Need a webcam in Ubuntu? No problem thanks to Android.

Recently upgrading my Ubuntu desktop machine, I spent a long time looking at the peripherals in the stores, asking myself, do I need a new keyboard? or mouse? What about a webcam? I stood for a while contemplating whether I would actually ever use a webcam if I bought it. Constantly thinking about what I would use it for?  I don’t tend to take pictures apart from on my phone. I don’t do video calls. As I stood there browsing through the webcams I realised that the webcam on my laptop doesn’t really get any use, apart from unlocking my computer with facial recognition (if the lighting and distance from the camera are right). So I left the store happily in the fact that I wouldn’t need to purchase one. However, when I completed upgrading my machine I couldn’t help thinking, what if?

Then I thought why can’t I use a camera I already own somewhere? Eventually, I came to the conclusion why not use the camera on my phone?

Step In Droidcam

Droidcam is an android application and corresponding v4l2 (Video for Linux 2) driver that enables a Linux system to access the camera on an android phone over a local area network, USB connection or through a web browser.

Installing Droidcam

Install the Android app, head over to the google play store here and install the app.

Installing the V4L2 Driver

Open a terminal (Ctrl+Alt+T) and type the following to download the prerequisites and install.

sudo apt-get install linux-headers-uname -r

For 32bit

wget https://www.dev47apps.com/files/600/droidcam-32bit.tar.bz2
tar xjf droidcam-32bit.tar.bz2
cd droidcam-32bit/
sudo ./install

For 64bit

wget https://www.dev47apps.com/files/600/droidcam-64bit.tar.bz2
tar xjf droidcam-64bit.tar.bz2
cd droidcam-64bit/
sudo ./install

Create a Startup Launcher

gedit ~/.local/share/applications/droidcam.desktop

Then enter the following into the file,

[Desktop Entry]
Version=1.0
Type=Application
Terminal=false
Name=DroidCam
Exec=droidcam
Comment=Use your Android phone as a wireless webcam or an IP Cam!
Icon=droidcam
Categories=GNOME;GTK;Video;
Name[it]=droidcam

You can add a custom icon by changing the icon path above or using a menu editor like   MenuLibre or Alacarte.

Connecting the application.

Wifi

Open the Droidcam application on your android device and make a note of the IP address.

Screenshot_20181025-111912_DroidCam

 

Open the Droidcam application on your desktop and enter the Ip address noted from the phone

Screenshot-20181025112531-388x168.png

Click connect and open cheese or a similar application. and test out the picture quality.

Connecting over ADB with a cable.

The ability to connect over wifi great for portability, if you’ve configured skype for example not having to be tied to the machine and being able to suddenly get up mid-call is a bonus. It does however come at a cost of slight quality loss and latency. connecting by cable will eliminate this but at the cost of loss of portability (dependent on cable length)

To connect over ADB

Open the app on the phone, and enable USB debugging in the developer menu.

On Android 4.2 and higher, the Developer options screen is hidden by default. To make it visible, go to Settings > About phone and tap Build number seven times. Return to the previous screen to find Developer options at the bottom. Then on the PC open a terminal and type:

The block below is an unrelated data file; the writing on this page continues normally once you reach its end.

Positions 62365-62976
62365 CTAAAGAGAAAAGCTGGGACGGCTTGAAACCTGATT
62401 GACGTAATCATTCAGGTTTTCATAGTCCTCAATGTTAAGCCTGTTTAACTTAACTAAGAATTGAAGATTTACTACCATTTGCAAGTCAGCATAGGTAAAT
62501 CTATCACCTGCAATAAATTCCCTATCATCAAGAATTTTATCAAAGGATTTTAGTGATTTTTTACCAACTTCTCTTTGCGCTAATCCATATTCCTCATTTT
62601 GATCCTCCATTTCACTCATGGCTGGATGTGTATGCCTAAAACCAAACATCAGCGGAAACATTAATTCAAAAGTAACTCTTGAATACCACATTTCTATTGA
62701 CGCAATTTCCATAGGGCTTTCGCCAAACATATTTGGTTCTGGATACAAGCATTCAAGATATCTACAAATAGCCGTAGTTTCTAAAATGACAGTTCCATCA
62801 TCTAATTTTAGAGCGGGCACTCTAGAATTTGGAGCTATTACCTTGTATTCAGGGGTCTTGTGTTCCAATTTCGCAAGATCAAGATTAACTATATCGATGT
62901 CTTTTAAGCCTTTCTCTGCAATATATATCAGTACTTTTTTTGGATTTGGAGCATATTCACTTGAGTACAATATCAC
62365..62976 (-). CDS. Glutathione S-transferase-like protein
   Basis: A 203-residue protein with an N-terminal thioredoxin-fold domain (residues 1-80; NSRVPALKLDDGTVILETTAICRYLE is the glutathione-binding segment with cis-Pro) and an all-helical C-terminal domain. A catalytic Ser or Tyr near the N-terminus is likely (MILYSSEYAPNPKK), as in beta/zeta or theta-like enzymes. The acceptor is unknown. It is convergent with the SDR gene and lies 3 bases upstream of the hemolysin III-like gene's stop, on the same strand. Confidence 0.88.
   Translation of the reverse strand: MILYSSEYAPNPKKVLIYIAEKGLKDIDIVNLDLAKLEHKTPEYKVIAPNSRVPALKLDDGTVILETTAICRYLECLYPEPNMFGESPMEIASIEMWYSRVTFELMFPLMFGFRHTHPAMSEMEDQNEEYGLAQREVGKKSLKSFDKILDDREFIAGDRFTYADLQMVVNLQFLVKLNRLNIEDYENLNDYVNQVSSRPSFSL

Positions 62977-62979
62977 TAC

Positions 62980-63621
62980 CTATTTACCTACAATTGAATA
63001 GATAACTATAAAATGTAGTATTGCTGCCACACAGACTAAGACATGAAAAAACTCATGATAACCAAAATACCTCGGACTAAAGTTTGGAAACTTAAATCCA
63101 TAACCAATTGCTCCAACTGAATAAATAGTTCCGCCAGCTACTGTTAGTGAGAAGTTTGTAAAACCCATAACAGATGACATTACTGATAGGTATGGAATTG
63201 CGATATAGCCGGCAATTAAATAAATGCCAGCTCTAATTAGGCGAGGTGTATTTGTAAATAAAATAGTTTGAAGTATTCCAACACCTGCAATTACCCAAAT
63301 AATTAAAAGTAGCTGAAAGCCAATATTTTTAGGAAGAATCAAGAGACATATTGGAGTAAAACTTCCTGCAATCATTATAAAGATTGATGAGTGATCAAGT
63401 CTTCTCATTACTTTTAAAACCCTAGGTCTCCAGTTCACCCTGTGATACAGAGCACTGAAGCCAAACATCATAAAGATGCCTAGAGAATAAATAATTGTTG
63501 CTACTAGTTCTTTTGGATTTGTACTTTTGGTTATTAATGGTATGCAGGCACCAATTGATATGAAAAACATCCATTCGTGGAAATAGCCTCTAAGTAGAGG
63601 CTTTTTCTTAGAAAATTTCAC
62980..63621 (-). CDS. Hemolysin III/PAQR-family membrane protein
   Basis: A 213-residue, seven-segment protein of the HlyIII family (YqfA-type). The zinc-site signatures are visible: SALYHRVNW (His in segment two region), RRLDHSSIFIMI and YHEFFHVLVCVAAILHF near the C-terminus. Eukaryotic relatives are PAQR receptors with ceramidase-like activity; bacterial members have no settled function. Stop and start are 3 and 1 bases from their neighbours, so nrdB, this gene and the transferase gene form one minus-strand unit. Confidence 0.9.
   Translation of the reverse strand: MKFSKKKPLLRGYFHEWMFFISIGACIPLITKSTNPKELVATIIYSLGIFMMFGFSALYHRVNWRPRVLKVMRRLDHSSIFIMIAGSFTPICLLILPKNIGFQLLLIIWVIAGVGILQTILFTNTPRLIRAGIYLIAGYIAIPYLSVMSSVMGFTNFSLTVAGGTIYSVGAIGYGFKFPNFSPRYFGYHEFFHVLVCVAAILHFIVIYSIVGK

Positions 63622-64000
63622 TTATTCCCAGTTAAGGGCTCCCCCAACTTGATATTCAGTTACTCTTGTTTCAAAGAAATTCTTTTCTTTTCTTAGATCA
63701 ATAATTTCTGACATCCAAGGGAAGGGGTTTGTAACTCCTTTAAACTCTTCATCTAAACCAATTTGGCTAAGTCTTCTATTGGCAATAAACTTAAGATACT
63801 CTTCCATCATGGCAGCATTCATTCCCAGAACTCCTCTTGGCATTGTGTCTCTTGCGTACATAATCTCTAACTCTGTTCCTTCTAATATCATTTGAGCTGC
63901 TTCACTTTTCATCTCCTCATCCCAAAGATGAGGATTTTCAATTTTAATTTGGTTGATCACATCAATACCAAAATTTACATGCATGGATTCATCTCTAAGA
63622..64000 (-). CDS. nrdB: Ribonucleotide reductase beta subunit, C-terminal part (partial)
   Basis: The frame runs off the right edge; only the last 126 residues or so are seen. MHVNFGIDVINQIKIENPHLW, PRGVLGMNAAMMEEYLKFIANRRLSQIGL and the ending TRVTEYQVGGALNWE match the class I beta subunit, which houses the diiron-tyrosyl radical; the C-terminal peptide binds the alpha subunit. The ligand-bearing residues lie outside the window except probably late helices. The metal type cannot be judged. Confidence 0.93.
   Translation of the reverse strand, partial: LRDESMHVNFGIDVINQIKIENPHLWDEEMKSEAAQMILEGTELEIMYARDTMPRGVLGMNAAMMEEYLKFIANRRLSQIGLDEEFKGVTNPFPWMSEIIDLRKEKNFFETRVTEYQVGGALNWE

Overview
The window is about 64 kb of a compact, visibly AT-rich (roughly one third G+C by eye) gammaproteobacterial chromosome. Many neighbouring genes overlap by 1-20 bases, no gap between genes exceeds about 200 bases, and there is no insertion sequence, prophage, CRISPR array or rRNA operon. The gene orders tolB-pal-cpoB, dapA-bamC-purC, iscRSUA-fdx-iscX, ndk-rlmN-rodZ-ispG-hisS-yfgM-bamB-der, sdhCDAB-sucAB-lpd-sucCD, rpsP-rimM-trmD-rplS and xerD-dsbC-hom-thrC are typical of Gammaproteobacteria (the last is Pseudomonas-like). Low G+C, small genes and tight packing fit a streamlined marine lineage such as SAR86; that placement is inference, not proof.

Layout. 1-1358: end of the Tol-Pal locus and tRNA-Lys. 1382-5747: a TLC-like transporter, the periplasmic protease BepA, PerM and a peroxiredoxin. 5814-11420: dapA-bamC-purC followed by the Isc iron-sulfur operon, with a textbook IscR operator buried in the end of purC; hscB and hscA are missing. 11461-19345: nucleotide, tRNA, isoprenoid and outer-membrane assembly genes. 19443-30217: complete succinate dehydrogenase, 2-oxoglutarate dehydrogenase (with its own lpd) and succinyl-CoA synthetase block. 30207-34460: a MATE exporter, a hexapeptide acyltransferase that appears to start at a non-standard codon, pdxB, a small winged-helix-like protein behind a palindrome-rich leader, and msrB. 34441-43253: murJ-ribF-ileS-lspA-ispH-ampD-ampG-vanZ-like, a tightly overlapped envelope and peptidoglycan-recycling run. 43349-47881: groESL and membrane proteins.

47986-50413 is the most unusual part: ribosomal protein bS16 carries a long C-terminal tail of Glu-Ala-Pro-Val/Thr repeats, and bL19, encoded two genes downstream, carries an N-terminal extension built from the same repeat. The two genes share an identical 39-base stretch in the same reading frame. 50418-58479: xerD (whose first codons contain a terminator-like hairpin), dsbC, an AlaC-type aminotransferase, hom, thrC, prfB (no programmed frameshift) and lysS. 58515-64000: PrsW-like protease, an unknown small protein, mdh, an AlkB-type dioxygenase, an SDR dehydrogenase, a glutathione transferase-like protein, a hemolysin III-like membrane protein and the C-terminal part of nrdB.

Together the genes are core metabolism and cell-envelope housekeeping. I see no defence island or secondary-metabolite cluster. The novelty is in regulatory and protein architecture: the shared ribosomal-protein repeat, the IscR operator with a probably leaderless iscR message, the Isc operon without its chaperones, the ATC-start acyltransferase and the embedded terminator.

sudo apt-get install adb

when installed plug the USB data cable into the computer and the phone. you can check whether the connection is functioning by typing:

adb devices

You will need to authorise the connection on the phone. Once done select USB (over ADB) in the Droidcam client and click connect.

Connecting by IP address.

Screenshot-20181025123052-1088x846.png

Open a browser window and enter the address given by the phone eg. http://192.168.1.94:4747 and you will connect to the phone camera through an interface webpage. It should be possible in theory to find your external IP and enable port forwarding on your router to also access the camera from an external IP. (I haven’t however tested this yet)

Changing the resolution

you can change the resolution by editing the droidcam.conf file, in the terminal type:

gksudo gedit /etc/modprobe.d/droidcam.conf

change the width and height value as required, recommended values are

  • 320×240
  • 480×360
  • 640×480
  • 960×720
  • 1280×720

Save the file and restart the client to implement the changes.

Options available in the Droidcam client.

Click on the 3 dot menu and a menu with extra options appears. the options are:

  • Auto-Focus (Ctrl+A)
  • Turn On LED Flash (Ctrl+L)
  • Zoom In (+)
  • Zoom Out (-)

Uninstall the client

To uninstall Droidcam from Linux simply type the following in a terminal:

sudo /opt/droidcam-uninstall

Notes:

Wifi Server mode

This option is only available on the paid version of the app from google play. Instead of connecting to the phone app from the PC client, DroidCam can connect to the PC client from the phone.

Driver Install Location

If Droidcam is installed on a device that already has a camera located at /dev/video0  (like an existing integrated webcam) Droidcam will overwrite it at /dev/video0 and push the integrated device to /dev/video1. Any pre-configured applications will have to be altered to use the integrated device.

The driver is able to fully utilise the microphone of the android device as well as the camera. Setting up for use with Skype, cheese and other applications is easy and painless as the driver integrates brilliantly with the OS.

Do you harness the camera of your phone in Linux? Let us know in the comments below.

 

 

 

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